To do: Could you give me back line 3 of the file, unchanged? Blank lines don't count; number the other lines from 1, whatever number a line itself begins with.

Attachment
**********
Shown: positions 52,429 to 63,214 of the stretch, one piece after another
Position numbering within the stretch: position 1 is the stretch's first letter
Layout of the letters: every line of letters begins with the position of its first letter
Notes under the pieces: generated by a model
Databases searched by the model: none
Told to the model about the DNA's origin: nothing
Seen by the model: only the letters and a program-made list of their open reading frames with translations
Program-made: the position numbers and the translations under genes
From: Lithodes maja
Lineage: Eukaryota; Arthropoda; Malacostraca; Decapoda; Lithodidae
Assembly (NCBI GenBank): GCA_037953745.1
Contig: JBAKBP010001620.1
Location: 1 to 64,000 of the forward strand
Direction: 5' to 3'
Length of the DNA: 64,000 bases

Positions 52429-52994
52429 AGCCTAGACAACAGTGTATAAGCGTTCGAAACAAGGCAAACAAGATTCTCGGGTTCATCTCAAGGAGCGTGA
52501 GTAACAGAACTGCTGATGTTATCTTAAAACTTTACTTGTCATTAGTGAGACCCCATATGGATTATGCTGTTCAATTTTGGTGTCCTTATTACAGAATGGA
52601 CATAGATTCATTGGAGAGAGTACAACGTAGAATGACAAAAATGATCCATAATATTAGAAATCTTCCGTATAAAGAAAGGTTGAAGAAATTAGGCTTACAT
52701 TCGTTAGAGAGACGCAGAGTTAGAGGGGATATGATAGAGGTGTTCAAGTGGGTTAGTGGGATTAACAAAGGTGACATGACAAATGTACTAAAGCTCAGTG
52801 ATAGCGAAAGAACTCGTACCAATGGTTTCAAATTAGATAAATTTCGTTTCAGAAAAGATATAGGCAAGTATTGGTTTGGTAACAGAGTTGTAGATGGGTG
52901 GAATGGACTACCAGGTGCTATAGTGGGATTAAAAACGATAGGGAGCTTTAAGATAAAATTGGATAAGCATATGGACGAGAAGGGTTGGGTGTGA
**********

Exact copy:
Layout of the letters: every line of letters begins with the position of its first letter